Nicknames

“Hi Dot.  It’s been too long.  Stop by again–sometime.”  Mom’s given name was Dorothy.  Her friends called her “Dot” or “Dottie” before me and my siblings came along.  Nicknames, that were logical extensions of Dorothy.  It seemed weird at the time.

My given name was William, or William, middle name Arthur.  Nobody called me William or Willie–there was the normal Billy, when I was younger, and then Bill.  My closest friends called me “Wild Bill,” after I reached adulthood.  My middle name was left untouched.

Public school kids were cruel.  Nicknames intended as put downs, emphasized worst qualities.  “Four eyes,” for glasses wearers; “gimpy,” or “gimp,” named anyone with hitches in their get-a-longs.

In our little town, several residents had unusual nicknames.  There was “Peachy” Leach, “Push” Banks, “Silver” Scroggins, “Punk” Dowland; sometimes Floyd Rands was called “Slats.”  Never figured the last one out–unless it related to the “Abby And Slats” cartoon.

In high school, I was saddled with “Ice Blue,” because of excess perspiration.  I was also nicknamed “shaky” because of excessive nervousness.  Neither nickname stuck with me–thank goodness.

Why couldn’t I have had one of the cool nicknames–like, Scooter, Skip, Buzz, Zip, Biff?  All of which signified action–toughness.  It was just as well, none fit my personality.  None except “Wild Bill.”  I’ll leave everyone to figure that one out.

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Turn Down Day

As a teen, the sixties rock band–The Cyrkle wasn’t a favorite.  They were contemporaries of the Beatles–never as popular.

“Turn Down Day” struck a chord as an anthem to nonconformity. Perhaps an ode to late night revelers that slept till noon the next day?  “Red Rubber Ball,” shall I compare thee to the bright summer sun?  No way–it wasn’t my groove.

I like to think remembering details from childhood is more a sign of my OCD tendencies, than senility.  There were several “hometowns” during these early years, as my father changed careers.

There were kids that stood out from the crowd–remembered because they seemed world-wise beyond their years; were bullies or neighborhood troublemakers.  Johnny Farkas, from Miss Kramer’s, Garfield School first grade class, in Canton, Ohio–why did I remember your name?

In Greenville, it was the Graves brothers.  During the early fifties, they terrorized my older brother with tales of Russian invasions.  They took advantage, hogtied him to a tree, with the warning, “When the noon fire siren blew, the Russians were coming to get him.”

The McNamara brothers lived next door in southwest Canton, Ohio.  They had things we didn’t have–a television, and BB guns.  The father, apparently had, had some run ins with the law.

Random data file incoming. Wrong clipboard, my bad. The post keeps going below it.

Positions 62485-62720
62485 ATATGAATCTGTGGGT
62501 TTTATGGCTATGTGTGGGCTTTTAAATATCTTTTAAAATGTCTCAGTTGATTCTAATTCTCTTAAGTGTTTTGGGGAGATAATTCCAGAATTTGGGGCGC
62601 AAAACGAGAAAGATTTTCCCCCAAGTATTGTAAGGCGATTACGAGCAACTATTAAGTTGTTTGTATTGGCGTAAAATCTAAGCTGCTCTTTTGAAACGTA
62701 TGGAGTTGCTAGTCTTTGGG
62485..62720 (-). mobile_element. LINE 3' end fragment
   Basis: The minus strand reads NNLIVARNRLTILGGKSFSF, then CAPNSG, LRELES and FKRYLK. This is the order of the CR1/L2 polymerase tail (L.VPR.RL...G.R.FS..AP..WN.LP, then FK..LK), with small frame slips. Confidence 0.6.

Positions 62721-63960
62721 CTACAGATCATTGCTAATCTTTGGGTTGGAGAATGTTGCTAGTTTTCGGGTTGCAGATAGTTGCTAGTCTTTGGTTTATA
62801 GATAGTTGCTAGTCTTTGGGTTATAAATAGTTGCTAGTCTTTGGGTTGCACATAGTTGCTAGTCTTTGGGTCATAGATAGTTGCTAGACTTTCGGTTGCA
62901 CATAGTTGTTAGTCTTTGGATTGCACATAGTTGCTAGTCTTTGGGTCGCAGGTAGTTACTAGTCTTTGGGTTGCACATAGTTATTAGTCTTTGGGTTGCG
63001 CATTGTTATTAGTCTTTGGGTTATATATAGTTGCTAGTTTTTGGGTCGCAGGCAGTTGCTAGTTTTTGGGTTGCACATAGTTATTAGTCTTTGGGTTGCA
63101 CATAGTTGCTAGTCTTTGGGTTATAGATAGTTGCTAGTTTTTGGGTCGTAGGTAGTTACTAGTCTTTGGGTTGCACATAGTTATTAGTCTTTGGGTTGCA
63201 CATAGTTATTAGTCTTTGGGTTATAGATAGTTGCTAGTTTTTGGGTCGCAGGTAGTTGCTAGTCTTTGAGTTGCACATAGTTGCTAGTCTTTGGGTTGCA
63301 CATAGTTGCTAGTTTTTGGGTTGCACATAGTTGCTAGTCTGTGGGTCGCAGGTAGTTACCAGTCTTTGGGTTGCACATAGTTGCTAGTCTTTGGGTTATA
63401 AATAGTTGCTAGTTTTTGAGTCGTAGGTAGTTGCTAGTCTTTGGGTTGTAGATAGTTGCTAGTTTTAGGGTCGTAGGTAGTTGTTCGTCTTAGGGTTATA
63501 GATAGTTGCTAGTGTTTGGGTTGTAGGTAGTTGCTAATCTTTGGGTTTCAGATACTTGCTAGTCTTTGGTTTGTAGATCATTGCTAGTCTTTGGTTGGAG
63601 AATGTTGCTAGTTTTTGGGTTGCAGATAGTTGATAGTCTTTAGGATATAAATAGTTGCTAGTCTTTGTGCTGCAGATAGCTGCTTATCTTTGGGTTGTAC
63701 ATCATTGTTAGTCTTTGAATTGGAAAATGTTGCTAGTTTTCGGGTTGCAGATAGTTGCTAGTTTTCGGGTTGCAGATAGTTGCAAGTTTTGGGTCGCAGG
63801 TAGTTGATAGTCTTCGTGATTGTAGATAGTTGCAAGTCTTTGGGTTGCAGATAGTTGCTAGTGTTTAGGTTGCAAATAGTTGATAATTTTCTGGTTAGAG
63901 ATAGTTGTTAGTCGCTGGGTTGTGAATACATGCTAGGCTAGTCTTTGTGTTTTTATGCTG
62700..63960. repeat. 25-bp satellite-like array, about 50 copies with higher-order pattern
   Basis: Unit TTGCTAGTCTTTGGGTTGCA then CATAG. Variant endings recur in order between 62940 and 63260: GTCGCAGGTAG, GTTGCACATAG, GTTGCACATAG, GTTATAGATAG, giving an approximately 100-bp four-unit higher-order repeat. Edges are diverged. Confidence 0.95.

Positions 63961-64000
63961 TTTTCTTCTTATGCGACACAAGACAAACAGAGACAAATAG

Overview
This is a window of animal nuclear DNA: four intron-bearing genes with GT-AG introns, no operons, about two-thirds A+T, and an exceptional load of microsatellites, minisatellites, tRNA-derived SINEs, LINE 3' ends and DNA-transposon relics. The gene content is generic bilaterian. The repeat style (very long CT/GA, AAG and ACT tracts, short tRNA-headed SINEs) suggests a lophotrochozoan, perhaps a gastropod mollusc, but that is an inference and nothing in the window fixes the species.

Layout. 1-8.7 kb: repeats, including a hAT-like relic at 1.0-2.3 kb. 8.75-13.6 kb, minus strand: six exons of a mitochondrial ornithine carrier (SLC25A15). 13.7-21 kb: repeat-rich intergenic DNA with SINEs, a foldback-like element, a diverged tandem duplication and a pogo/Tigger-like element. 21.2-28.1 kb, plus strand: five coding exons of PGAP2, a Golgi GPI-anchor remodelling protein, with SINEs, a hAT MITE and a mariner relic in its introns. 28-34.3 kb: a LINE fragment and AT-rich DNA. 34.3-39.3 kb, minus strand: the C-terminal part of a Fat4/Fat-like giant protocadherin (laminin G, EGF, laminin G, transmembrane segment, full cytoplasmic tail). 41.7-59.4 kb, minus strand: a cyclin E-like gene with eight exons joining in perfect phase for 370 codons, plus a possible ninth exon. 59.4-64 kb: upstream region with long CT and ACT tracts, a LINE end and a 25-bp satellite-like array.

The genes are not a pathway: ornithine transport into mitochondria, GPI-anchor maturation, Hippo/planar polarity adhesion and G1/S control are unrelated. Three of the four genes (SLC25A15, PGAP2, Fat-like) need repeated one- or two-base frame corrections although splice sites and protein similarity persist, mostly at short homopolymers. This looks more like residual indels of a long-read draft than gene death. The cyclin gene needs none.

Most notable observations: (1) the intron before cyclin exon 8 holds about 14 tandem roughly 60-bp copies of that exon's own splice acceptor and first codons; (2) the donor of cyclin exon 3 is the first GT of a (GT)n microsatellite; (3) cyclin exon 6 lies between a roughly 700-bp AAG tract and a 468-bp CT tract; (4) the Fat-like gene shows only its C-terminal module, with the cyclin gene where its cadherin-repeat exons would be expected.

In tiny Medora, IL there was a family at the end of the block with a brood of feral, firebrand children.  The youngest boy was three, roamed the neighborhood in his diaper–if he wore clothes at all.  He could typically be found on their front porch smoking smelly cigars.

Why did some of these little geniuses have all the answers about birds-and-bees?  Not that the information given was accurate.  Repeating their risqué jokes risked being overheard, and subsequent punishment.  Were you one of those guys–Johnny Farkas?

 

November Saturday

Coffee’s  gone cold.  It’s a beautiful, sunny Saturday morning.   Because of that–and expecting to get treats when they come in–the dogs keep going in and out the back door.

The Holidays are rapidly approaching.  My annual Thanksgiving trek northward begins this next week.  Where has this year gone?  Although, last week seemed to drag on and on.

“Nothing but the dead and dying in my little town,” Said the Paul Simon lyrics.  I grew up in a tiny Midwestern town.  It has decreased in importance as the years have gone by.  Descendants of the people, I knew growing up, still live there.

A white, two-story, frame house still stands.  It used to be grandma’s house.  My sister and brother-in-law are the present occupants.  They’ve kept up many of the old traditions–gardening, canning vegetables, raising chickens.

My hometown may not, now, look like much, but it holds many good memories.

LIFE AFTER FIRST BREATH

The future is

Not always kind

We’re the same inside

Why should it matter

Where one came from?

If we ain’t got it

You don’t need it!

Proclaimed the sign

At the neighborhood

General store

Captured fireflies

Flashed in mason jars

With holes in the lids

Screen doors slammed

On wide front porches

Bridged the gap

Between young and old

Successes, failures

Life and death